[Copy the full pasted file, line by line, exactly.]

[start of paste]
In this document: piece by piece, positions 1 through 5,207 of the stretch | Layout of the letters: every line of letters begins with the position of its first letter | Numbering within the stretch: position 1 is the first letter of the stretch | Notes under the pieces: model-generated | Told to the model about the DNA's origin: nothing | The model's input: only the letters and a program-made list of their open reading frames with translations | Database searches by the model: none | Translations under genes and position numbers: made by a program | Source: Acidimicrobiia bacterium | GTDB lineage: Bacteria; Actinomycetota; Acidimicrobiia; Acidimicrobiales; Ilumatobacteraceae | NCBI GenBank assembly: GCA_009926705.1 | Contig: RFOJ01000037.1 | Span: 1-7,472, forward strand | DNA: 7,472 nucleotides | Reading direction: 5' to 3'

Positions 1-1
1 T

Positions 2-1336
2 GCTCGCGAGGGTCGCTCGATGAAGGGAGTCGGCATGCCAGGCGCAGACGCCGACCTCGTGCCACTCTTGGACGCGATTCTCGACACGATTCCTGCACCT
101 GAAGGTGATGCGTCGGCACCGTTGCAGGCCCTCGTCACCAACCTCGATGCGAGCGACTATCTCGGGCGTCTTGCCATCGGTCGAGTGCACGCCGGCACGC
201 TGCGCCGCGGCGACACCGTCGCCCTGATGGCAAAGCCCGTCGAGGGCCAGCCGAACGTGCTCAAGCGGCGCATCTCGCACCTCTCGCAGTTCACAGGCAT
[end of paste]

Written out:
In this document: piece by piece, positions 1 through 5,207 of the stretch | Layout of the letters: every line of letters begins with the position of its first letter | Numbering within the stretch: position 1 is the first letter of the stretch | Notes under the pieces: model-generated | Told to the model about the DNA's origin: nothing | The model's input: only the letters and a program-made list of their open reading frames with translations | Database searches by the model: none | Translations under genes and position numbers: made by a program | Source: Acidimicrobiia bacterium | GTDB lineage: Bacteria; Actinomycetota; Acidimicrobiia; Acidimicrobiales; Ilumatobacteraceae | NCBI GenBank assembly: GCA_009926705.1 | Contig: RFOJ01000037.1 | Span: 1-7,472, forward strand | DNA: 7,472 nucleotides | Reading direction: 5' to 3'

Positions 1-1
1 T

Positions 2-1336
2 GCTCGCGAGGGTCGCTCGATGAAGGGAGTCGGCATGCCAGGCGCAGACGCCGACCTCGTGCCACTCTTGGACGCGATTCTCGACACGATTCCTGCACCT
101 GAAGGTGATGCGTCGGCACCGTTGCAGGCCCTCGTCACCAACCTCGATGCGAGCGACTATCTCGGGCGTCTTGCCATCGGTCGAGTGCACGCCGGCACGC
201 TGCGCCGCGGCGACACCGTCGCCCTGATGGCAAAGCCCGTCGAGGGCCAGCCGAACGTGCTCAAGCGGCGCATCTCGCACCTCTCGCAGTTCACAGGCAT